Orders, Expansions, Interactions 

Rodrigo Alonso

At the end of the 19th century, scientific theories about color perception transformed the aesthetic conceptions of a whole generation of artists. If one thinks of color as a perceptual phenomenon – and not as an objective part of reality – its transference to the canvas must obey certain compositional rules that depend upon the observer’s visual perception and not the values of color itself. For the impressionists, there was no color in itself, but color was, rather, the result of interactions that produced a chromaticity resembling the one we find and discern in objects in the world. The work of these artists, therefore, is oriented toward an aesthetic of pictorial representation guided by the logic of human perception.

Yet other artists understand that color can, above all, also be thought of as an artistic expression which in its manifestation depends less upon visual requirements and much more upon certain formal interactions that are at once social, cultural, and historical: thus, the combination of primary colors (red, yellow, blue) may serve as a path toward philosophical asceticism in Mondrian, or a way to declare the end of painting in Rodchenko. Their work is concerned with certain politics of representation, where the latter is the result of values constructed within the symbolic universe of a culture. For them, color may appear without correlation to a referent, as an element of a language, a symbol, or a unit of a system.

A good portion of Osvaldo Romberg’s body of work centers on the analysis and dismantling of the systems of pictorial construction developed between the Renaissance and the avant-gardes.  His work explicitly reveals the structural scaffolding (material, perceptual and cultural) on which our aesthetic appreciation rests. Nevertheless, Romberg feels a particular pull toward those methodical artists who have erected veritable formal orders, following rigorous lines of work, such as Mondrian, Malevich, or Albers.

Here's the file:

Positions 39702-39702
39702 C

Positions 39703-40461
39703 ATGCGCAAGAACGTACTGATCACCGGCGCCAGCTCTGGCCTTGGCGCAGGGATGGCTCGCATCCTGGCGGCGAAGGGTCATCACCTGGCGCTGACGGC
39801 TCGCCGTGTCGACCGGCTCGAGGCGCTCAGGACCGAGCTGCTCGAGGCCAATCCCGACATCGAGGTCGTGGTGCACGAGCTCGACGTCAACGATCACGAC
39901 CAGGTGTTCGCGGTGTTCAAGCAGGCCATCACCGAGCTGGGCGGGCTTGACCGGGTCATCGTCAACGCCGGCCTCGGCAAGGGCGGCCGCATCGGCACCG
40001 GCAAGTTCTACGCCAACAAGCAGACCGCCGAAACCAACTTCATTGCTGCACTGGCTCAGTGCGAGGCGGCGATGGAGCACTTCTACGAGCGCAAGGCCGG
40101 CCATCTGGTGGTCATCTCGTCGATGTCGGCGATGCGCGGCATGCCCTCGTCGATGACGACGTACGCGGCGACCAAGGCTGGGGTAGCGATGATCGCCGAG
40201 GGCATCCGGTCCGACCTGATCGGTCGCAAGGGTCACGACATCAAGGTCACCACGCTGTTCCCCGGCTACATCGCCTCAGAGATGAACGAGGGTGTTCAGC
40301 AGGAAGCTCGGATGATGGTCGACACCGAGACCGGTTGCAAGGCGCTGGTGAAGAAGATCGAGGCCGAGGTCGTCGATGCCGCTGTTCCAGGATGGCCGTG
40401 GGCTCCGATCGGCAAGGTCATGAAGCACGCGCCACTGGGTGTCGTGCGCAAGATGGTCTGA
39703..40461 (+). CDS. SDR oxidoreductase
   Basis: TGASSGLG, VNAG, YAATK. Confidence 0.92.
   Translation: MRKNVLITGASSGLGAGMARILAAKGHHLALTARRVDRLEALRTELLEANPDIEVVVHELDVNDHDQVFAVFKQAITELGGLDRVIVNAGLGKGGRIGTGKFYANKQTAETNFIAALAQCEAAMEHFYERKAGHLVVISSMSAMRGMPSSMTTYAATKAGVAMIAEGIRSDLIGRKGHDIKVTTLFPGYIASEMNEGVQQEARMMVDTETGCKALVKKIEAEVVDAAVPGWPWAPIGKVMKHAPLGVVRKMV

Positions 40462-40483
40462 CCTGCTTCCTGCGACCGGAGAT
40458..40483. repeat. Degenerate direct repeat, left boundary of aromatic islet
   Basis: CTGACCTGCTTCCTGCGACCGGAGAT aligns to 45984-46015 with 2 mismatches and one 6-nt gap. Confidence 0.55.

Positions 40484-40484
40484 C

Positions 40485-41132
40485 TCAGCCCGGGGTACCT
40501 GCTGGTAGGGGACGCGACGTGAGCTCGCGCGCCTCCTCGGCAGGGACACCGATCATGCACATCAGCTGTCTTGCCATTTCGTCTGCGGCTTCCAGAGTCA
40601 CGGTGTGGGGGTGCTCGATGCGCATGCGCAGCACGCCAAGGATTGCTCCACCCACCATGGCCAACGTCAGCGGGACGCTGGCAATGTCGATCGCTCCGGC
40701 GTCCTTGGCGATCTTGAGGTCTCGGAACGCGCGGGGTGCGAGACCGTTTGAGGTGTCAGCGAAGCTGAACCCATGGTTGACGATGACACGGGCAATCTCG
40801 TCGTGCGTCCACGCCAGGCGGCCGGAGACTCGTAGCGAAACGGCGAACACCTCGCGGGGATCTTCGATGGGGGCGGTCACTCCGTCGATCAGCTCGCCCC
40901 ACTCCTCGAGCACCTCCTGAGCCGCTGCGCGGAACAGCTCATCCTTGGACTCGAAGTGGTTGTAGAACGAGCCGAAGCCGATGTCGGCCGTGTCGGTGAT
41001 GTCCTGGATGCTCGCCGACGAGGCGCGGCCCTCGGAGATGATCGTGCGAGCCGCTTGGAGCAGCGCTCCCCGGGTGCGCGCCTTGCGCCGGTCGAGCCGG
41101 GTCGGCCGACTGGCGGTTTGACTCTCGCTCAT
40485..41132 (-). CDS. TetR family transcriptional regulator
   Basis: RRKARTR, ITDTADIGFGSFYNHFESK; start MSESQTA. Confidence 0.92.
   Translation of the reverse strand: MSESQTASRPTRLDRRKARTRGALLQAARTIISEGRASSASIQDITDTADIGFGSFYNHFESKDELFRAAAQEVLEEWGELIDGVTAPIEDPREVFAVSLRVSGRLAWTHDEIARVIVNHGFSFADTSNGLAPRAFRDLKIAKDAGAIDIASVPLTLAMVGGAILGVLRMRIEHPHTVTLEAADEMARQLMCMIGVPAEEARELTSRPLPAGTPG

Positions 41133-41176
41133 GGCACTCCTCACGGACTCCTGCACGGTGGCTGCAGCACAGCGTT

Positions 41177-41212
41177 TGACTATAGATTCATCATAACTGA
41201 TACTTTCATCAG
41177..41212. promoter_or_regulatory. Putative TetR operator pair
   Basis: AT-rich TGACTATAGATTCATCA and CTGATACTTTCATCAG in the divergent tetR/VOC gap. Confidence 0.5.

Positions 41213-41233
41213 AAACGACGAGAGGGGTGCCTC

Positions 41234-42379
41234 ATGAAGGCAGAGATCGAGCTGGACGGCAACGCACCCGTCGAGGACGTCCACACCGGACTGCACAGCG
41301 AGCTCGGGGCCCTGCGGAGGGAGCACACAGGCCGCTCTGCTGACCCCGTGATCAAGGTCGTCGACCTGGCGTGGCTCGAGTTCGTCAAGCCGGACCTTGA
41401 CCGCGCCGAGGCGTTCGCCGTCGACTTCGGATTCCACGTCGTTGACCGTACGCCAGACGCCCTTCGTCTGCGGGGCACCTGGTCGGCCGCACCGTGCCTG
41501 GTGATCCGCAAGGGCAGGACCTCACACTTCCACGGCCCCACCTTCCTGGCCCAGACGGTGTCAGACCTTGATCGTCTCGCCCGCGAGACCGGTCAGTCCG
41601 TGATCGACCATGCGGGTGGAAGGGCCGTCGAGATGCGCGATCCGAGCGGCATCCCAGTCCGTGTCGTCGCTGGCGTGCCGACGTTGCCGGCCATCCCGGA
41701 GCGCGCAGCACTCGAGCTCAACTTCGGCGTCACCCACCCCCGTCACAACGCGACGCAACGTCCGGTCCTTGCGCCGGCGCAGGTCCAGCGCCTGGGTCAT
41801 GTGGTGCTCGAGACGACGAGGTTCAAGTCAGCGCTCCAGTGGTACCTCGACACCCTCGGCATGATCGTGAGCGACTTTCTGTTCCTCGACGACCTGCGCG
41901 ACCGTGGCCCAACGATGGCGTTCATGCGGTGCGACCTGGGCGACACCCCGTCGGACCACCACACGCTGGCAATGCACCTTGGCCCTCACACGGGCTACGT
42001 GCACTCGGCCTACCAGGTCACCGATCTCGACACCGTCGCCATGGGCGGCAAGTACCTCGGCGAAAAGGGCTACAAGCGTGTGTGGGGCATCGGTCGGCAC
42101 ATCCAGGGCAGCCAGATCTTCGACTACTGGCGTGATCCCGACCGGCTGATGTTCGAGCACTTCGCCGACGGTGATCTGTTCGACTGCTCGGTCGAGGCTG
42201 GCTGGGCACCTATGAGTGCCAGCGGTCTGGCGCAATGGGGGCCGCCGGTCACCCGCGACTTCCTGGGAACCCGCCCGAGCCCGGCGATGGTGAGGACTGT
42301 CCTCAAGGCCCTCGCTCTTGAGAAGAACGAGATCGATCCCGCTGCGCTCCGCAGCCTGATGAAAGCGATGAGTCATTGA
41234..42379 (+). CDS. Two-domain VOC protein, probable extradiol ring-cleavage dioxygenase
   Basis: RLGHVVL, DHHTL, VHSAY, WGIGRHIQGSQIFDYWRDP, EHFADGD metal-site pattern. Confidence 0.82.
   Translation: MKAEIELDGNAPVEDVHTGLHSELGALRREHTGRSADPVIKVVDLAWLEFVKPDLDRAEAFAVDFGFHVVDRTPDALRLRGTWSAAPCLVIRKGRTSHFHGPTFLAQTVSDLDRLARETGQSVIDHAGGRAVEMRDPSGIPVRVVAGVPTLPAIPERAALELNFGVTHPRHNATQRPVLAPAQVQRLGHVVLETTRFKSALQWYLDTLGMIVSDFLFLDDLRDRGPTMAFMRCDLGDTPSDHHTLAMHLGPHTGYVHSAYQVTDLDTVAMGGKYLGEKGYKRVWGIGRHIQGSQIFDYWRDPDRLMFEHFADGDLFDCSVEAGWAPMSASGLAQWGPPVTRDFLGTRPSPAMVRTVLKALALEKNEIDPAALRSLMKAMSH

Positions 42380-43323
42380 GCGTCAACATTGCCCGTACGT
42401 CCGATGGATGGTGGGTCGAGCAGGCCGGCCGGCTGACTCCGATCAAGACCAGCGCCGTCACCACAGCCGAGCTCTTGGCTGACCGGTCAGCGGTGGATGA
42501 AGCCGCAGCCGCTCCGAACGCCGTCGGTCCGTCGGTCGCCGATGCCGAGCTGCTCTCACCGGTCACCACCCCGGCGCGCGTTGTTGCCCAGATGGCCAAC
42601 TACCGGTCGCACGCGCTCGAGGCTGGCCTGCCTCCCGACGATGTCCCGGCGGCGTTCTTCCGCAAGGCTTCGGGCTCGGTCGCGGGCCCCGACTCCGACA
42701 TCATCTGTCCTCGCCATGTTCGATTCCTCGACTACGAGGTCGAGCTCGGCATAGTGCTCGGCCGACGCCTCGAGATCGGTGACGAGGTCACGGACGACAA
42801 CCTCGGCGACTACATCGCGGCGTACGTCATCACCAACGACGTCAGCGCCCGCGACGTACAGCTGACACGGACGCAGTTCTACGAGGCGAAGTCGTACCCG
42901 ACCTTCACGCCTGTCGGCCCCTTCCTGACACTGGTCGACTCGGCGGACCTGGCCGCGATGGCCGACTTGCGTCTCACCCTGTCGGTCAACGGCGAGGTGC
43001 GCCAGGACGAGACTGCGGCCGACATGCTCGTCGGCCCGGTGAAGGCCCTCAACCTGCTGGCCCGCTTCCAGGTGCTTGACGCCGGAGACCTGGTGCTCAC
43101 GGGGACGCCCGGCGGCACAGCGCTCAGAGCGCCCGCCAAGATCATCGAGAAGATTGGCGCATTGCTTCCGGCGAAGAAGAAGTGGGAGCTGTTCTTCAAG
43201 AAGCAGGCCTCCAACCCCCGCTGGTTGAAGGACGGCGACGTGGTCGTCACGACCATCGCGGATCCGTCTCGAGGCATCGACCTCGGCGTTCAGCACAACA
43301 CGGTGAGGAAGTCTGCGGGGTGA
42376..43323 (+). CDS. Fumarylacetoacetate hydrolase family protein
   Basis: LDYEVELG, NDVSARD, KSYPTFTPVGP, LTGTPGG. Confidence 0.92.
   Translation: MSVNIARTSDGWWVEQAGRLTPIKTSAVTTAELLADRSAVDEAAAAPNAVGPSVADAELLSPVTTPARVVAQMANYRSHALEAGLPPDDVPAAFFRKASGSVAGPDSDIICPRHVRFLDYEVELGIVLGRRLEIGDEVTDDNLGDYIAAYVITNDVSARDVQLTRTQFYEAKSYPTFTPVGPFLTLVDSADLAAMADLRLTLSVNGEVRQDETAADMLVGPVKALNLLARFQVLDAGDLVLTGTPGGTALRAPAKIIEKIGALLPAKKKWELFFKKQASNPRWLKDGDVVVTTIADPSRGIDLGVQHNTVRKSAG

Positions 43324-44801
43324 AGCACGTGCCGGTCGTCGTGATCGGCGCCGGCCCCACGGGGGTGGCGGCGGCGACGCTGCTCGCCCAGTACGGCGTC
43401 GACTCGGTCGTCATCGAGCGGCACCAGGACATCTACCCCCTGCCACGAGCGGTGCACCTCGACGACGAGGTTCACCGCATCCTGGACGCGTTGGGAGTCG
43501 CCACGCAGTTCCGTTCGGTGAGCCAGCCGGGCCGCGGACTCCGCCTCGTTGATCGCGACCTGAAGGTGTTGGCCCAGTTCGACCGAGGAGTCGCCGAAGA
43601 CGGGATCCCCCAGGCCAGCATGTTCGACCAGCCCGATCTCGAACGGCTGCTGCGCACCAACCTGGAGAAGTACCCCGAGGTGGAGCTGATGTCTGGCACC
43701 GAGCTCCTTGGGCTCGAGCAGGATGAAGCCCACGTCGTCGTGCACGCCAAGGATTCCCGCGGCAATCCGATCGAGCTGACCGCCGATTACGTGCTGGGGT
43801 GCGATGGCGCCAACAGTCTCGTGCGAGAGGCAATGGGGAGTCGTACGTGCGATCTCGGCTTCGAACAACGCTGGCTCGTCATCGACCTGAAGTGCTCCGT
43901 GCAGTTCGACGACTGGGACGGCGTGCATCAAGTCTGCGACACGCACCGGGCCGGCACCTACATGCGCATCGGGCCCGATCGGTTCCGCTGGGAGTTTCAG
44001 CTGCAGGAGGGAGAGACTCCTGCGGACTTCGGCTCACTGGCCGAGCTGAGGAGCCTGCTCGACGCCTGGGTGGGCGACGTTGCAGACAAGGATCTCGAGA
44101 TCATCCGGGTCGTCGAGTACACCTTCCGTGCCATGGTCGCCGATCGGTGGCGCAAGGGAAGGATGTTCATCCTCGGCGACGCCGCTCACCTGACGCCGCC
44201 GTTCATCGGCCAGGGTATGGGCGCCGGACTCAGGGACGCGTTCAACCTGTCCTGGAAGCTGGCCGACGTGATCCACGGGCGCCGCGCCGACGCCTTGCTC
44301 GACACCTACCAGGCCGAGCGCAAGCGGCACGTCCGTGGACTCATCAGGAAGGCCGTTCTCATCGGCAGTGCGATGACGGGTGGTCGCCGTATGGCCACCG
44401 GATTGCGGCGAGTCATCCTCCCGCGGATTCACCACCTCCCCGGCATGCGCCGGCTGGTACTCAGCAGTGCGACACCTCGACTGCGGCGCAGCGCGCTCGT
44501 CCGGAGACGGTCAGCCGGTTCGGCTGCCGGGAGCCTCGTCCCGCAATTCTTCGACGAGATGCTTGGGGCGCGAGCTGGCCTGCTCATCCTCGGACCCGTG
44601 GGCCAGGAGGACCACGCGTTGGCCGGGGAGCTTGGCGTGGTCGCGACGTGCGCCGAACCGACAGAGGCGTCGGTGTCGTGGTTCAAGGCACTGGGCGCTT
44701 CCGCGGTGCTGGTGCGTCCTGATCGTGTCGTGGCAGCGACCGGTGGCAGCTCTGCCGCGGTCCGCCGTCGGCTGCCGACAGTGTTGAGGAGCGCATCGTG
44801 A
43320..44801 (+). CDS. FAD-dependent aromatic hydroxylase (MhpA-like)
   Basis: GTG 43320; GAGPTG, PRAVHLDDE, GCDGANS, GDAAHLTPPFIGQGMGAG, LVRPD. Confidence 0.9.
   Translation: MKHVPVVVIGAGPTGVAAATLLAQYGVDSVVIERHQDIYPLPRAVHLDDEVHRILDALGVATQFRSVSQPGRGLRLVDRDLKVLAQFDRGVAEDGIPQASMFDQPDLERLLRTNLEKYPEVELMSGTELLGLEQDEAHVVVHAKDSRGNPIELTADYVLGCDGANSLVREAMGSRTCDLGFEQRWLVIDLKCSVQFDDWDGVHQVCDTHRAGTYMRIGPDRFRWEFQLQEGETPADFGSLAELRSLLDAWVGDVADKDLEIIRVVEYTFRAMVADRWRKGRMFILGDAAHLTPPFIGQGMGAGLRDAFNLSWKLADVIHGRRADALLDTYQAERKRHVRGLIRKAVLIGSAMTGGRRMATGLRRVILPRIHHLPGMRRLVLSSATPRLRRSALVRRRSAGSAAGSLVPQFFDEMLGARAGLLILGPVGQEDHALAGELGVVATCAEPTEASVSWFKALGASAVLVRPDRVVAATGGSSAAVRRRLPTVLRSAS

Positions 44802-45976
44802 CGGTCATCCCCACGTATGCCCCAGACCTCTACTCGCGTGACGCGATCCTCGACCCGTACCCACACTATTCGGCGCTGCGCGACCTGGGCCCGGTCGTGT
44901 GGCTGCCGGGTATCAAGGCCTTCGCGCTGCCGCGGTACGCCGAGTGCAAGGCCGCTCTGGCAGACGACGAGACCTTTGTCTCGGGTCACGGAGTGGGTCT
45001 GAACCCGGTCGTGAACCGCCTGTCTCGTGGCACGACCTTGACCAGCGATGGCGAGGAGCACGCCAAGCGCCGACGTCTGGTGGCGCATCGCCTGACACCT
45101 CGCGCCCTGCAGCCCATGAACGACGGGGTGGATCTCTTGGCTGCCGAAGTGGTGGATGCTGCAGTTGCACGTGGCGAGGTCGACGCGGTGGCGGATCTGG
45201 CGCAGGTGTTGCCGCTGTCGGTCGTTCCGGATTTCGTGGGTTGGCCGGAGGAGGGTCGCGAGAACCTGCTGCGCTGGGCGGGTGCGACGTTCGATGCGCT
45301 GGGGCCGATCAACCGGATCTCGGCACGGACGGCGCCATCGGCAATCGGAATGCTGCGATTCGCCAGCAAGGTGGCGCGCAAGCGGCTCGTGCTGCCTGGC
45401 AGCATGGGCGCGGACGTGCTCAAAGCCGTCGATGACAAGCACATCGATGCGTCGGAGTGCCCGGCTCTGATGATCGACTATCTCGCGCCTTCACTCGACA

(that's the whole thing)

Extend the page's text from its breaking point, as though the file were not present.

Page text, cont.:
His work, far from demystifying these masters, clearly reveals the potentiality of the plastic orders in all their dimensions.  Romberg expands that potentiality to the point of placing it in dialogue with other disciplines, such as architecture, literature, and music. His installation The Hanover Color Constellation, 82-83, is a good example. In it, the colors of the color spectrum are spread over the viewing space following a strictly established formal logic: to each point in space there corresponds a tonality as an objective datum, a truth about color. Here, once more, this ceases to be a mere given of reality and reveals itself to be an element capable of modeling spaces, rhythms, and concepts; connecting art, the present, cultural heritage, and life.


Osvaldo Romberg

Romberg has an extensive career as curator and is Senior Curator at the Slought Foundation in Philadelphia. He is also a professor at the Ben-Gurion University of the Negev in Israel, where he a founded a center for experimental cinema, video and media art.

 He has exhibited widely as an artist at institutions including the Kunsthistorisches Museum, Vienna; Kunstmuseum, Bonn; Ludwig Museum, Cologne; Sudo Museum, Tokyo; The Israel Museum, Jerusalem; The Jewish Museum, New York; the XLI Venice Biennial, Israel Pavilion; The Philadelphia Museum of Art; the Museum of Modern Art, Buenos Aires; and the Van Abbemuseum, Eindhoven